Microgrids or minigrids, small-scale power networks that can operate independently of the national grid, in SA are stepping in where big power utilities fail to.
The global microgrid market reached a value of $15.3bn in 2016 and is expected to grow to over $30bn by 2022, with a rate of return of about 12% over this time. According to a report by leading market research company IMARC Group, in SA, which has the highest energy demand in sub-Saharan Africa, Sola Future Energy is one of the companies leading the charge.
After completing the design and construction of a microgrid on Robben Island in 2017, the company was called in for a proposed microgrid for a mall in Clanwilliam, in the Western Cape, which was left in the lurch by Eskom.
The Cedar Mill Mall was launched amid much fanfare last month and is expected to create 300 jobs and become a hub of economic activity for the area.
Chris Haw, chairman of Sola Future Energy, says he believes the project could well become the poster child for communities located at the end of power transmission lines and wanting to develop their economies beyond what the public power utility can provide.
The mall microgrid integrates three power sources, all of which are managed by battery intelligence.
Unlike on Robben Island, which is cut off from SA’s power transmission network, the energy solution for the Cedar Mills Mall includes some power from the national grid. The developers turned to independent power production when Eskom informed them that it would meet only about half of the property’s power needs.
Additional to that are 2,580 solar panels with a capacity of 851kW installed on the mall roof as well as a 696 kWh lithium-ion battery, which will store energy and discharge in times of need, such as a power outage. Diesel generators are also part of the mix.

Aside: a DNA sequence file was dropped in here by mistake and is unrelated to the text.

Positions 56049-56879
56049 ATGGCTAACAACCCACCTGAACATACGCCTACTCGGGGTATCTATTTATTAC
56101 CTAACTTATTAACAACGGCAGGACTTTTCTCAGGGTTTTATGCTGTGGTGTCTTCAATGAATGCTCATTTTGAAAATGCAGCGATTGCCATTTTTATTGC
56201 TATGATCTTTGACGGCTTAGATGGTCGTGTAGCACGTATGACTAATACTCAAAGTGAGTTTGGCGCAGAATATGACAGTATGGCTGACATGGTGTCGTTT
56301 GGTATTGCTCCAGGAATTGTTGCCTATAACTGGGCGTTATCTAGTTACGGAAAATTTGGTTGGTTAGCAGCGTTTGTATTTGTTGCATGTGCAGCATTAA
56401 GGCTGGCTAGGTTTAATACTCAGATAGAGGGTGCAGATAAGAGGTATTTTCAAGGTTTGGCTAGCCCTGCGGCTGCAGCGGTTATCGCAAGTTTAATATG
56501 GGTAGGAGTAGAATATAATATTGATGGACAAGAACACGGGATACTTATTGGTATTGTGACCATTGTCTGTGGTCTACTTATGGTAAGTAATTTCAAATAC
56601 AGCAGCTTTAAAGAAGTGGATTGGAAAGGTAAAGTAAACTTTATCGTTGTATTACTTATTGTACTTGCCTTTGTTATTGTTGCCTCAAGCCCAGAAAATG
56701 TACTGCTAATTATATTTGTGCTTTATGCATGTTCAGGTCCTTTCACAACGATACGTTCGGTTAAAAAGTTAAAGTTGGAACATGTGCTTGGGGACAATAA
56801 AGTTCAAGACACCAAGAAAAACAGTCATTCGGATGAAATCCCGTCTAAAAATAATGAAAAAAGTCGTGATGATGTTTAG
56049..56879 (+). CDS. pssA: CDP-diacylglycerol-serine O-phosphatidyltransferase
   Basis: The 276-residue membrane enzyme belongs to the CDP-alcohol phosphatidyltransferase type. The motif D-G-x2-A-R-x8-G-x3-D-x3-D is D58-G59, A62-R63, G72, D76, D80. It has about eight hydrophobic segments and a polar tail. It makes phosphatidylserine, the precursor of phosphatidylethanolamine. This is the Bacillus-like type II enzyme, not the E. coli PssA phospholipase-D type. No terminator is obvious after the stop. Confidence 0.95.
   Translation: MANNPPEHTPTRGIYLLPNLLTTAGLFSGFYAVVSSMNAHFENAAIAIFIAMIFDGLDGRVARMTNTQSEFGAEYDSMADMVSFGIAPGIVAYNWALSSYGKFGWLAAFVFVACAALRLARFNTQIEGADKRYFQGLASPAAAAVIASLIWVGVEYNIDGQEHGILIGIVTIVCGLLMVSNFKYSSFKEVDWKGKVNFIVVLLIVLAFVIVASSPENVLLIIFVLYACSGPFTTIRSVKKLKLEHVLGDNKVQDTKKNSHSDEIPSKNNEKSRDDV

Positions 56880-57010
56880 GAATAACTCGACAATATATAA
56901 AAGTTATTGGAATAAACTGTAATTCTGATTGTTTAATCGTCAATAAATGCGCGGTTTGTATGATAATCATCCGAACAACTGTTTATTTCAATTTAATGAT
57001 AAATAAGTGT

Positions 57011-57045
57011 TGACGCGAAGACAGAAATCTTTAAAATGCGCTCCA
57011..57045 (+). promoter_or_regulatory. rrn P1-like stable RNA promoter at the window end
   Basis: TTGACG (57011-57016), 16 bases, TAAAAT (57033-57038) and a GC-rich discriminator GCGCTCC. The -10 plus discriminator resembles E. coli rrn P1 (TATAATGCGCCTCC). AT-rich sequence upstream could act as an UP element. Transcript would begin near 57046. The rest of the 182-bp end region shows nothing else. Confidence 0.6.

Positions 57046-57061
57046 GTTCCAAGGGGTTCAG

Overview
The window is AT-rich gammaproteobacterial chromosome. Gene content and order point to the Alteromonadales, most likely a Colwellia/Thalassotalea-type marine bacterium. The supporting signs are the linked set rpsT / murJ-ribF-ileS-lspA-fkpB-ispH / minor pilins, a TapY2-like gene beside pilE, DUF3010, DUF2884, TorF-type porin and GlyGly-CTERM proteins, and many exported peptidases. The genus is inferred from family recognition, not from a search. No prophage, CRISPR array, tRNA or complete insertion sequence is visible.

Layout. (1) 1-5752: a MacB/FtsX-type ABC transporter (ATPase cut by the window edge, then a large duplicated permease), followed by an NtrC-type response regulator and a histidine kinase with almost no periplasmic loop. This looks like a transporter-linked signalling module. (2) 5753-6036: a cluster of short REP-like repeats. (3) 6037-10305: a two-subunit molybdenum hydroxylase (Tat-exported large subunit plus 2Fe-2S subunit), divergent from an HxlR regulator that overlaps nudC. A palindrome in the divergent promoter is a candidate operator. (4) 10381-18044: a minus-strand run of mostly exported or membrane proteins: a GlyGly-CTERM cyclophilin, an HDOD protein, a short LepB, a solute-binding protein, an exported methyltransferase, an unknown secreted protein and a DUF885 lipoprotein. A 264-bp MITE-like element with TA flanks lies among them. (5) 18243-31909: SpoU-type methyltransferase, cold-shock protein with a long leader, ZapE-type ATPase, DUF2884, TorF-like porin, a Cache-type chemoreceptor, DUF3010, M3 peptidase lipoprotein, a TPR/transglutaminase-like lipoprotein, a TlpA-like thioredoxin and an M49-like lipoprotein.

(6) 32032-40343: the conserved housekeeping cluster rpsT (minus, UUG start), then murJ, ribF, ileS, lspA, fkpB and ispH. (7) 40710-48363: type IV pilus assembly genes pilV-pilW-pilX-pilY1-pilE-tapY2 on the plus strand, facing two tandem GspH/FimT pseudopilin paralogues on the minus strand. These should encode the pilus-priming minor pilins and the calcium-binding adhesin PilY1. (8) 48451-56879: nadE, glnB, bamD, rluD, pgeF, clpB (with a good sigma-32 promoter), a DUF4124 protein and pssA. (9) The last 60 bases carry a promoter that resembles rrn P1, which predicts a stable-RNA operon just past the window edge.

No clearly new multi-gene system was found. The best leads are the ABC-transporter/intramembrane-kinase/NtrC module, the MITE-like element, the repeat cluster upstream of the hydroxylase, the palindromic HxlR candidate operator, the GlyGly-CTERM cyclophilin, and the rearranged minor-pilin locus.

The developers, Noble Property Group, say incorporating a microgrid turned out to be a financially attractive solution when considering how much energy could be harvested and stored from solar PV. Five years ago, the Cedar Mill Mall solution would have been no solution at all. “A number of economic factors came in line,” said Haw.
For one, the price of battery storage has come down about 70%, making it viable.
The levelised (or average) cost of energy from microgrid systems now are at a level where they compete with Eskom, Haw says. The levelised cost is the net cost to install a renewable energy system divided by its expected energy output over its lifespan.
In a World Bank report, Africa’s Pulse, April 2018, the authors place a great deal of emphasis on minigrids, which, they say, “are a very interesting possibility for scaling up electricity availability in areas where grid extension is costly or can only be accomplished some ways into the future”.
Technical advances raise the question of the extent to which sub-Saharan Africa could “leapfrog” over the traditional stages of national grid-based electrification that took place in today’s advanced economies, through much greater reliance on microgrids, the report says.
Whether monolithic power utilities like Eskom are willing to allow competition into the energy sector is besides the point. Competition has arrived and in the Robben Island and Cedar Mill instances, it is providing a service that the utility cannot.
“Battery prices are going to come down. Solar prices will stay where they are if not drop a bit. The business case is only getting better and better,” Haw says. “Ultimately the economics will win — the consumer wants the cheapest kilowatt.”
[This story first appeared in Business Day newspaper. Read the online version at this link. ]